Hidden Histories

Hidden histories are those stories that are important to our nation but that most people haven’t heard about. It might be the story of Franklin Roosevelt’s use of a wheelchair, it might be the story of Thomas Jefferson and Sally Hemings, or it might be the African-American genius women who starred in “Hidden Figures.”

Schools focus on an outline of our history that includes well-known names, events, and themes. This helps to ensure that all children learn some basics as a starting point for future study. It allows us all to have a common story that we can refer to and understand as a collective. But, that outline was written by people with specific interests and biases and they left out (often in the interest of space and time) stories that resonate for specific groups or that build empathy between different peoples or that show the uglier and more difficult side of our history.

We have chosen to accept the outline set forth in the Standards of Learning presented in many states and to try to use that as a scaffold for including some of those hidden histories. We can pick a theme and go through the timeline offered by the states and add on details and stories and personalities to give our history more depth and breadth. We can see that there are a wide variety of people, events, and themes that can build richness and understanding in our perception of our country.

For children who are still learning about the complexity of the human condition, it doesn’t necessarily help to discuss the shortcomings of Christopher Columbus. Knowing about him, even if it is in the clean and pretty story found in many books, provides a stepping stone for future understanding of what his arrival meant to the people living in his path. The stories of pre-school provide a way to understand the absurdity of Columbus “discovering” a land already full of people, lives, and livelihoods.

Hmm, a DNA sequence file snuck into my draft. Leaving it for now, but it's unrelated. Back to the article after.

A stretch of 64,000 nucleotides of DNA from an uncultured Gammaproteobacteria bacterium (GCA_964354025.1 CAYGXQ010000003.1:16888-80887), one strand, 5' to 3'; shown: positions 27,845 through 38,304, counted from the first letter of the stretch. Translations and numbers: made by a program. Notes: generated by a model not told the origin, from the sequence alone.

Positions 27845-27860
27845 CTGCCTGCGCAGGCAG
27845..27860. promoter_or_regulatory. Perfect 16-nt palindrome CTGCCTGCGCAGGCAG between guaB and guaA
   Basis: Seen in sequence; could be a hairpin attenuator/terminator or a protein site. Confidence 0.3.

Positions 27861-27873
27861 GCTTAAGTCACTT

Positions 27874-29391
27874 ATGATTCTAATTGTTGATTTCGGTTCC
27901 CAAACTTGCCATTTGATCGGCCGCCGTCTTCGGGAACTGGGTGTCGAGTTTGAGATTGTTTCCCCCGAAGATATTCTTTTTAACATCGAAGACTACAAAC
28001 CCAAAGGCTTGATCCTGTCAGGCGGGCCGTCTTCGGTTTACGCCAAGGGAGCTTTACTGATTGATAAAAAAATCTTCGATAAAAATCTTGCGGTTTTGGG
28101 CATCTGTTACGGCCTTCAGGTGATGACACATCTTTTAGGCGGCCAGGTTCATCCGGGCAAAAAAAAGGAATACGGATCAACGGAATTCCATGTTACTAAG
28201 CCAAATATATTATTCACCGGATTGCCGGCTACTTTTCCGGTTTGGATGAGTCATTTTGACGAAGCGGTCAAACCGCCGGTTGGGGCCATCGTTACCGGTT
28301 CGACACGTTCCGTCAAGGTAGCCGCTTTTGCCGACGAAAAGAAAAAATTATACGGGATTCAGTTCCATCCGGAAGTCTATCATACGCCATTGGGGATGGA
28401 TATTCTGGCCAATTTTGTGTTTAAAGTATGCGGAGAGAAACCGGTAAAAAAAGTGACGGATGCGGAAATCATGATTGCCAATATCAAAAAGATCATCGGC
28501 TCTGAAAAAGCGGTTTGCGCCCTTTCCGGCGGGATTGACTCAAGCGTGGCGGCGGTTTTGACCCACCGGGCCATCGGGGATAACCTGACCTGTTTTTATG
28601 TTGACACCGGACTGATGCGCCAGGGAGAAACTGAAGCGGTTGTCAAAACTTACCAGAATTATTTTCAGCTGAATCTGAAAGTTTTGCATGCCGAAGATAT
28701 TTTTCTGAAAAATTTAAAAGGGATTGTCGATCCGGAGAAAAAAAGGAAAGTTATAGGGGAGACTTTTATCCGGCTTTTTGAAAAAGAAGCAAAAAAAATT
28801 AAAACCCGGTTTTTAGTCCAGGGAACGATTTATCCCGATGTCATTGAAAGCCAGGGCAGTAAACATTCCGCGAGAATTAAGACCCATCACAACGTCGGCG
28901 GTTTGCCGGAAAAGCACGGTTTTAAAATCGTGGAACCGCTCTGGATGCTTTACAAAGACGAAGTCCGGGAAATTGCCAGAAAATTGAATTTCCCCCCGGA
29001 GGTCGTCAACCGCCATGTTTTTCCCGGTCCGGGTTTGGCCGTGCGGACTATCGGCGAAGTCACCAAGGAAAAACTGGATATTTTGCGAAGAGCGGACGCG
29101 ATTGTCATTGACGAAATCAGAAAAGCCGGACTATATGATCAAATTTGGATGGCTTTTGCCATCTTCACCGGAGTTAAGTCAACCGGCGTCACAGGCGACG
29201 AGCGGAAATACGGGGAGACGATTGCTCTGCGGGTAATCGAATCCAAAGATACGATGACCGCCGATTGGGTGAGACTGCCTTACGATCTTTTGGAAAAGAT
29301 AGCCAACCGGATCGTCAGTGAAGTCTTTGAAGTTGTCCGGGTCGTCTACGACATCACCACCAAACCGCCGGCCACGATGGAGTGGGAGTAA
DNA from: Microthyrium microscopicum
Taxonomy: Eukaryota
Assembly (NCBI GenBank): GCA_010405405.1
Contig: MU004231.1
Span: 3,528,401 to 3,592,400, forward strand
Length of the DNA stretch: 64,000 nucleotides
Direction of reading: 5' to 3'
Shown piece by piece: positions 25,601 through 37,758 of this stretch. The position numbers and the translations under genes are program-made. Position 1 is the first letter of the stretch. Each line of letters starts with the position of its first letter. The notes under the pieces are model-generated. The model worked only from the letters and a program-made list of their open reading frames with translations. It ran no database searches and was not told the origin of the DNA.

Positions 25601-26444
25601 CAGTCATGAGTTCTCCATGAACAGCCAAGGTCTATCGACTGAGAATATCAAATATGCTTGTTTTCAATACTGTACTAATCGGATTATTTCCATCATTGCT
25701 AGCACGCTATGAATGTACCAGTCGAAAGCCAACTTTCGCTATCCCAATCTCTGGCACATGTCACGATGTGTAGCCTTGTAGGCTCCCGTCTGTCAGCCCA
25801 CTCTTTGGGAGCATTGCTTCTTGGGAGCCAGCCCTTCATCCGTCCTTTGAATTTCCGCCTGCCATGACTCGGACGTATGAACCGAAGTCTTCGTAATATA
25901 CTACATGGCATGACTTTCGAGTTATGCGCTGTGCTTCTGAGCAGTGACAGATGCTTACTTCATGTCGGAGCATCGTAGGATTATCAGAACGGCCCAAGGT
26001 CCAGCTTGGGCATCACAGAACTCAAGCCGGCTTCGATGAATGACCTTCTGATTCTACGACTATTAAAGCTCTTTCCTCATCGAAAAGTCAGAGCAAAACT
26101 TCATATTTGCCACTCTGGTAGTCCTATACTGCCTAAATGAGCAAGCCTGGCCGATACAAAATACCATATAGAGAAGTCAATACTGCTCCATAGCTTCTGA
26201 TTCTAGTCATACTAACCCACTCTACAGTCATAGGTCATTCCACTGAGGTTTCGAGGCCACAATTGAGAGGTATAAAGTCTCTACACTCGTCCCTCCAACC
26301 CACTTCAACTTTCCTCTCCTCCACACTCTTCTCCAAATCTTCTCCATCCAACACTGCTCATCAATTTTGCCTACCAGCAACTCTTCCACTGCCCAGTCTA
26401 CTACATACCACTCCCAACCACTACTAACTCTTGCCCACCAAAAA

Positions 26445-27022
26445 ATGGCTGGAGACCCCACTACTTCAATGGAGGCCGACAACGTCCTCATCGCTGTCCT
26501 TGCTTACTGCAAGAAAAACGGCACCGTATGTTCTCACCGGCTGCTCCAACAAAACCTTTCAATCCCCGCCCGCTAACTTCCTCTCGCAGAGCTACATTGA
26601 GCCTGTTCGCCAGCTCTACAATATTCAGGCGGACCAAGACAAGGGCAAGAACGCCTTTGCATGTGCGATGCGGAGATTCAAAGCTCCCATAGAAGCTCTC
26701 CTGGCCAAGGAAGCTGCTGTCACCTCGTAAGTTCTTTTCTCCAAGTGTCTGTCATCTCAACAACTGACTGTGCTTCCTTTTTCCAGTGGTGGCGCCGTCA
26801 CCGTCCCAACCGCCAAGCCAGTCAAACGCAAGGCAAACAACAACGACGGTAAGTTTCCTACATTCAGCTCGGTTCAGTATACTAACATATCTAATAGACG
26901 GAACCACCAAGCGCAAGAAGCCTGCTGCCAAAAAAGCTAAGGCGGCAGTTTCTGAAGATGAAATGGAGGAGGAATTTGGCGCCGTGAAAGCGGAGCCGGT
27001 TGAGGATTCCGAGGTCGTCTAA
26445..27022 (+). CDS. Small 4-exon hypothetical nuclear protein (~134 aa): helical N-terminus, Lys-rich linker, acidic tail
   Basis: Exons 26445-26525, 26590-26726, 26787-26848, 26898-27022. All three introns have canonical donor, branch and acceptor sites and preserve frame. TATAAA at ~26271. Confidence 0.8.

Our Expansion Pack program looks to do just that. We work within the framework of what children know or are told they should know and build upon it. We can look at the main time periods from the point of view of African Americans. We can look at how scientists influenced our history and the role they played in it. We can see that women contributed throughout our entire history. Thus, our Expansion Packs take the basic outline of our history and fill in the holes, add richness and description, and show children that our stories come from many different people, places, and influences. Of course, this is not the final pass through. It is just another step for children as they grow and become increasingly capable of understanding the complex, complicated, and messy beast that history actually is.

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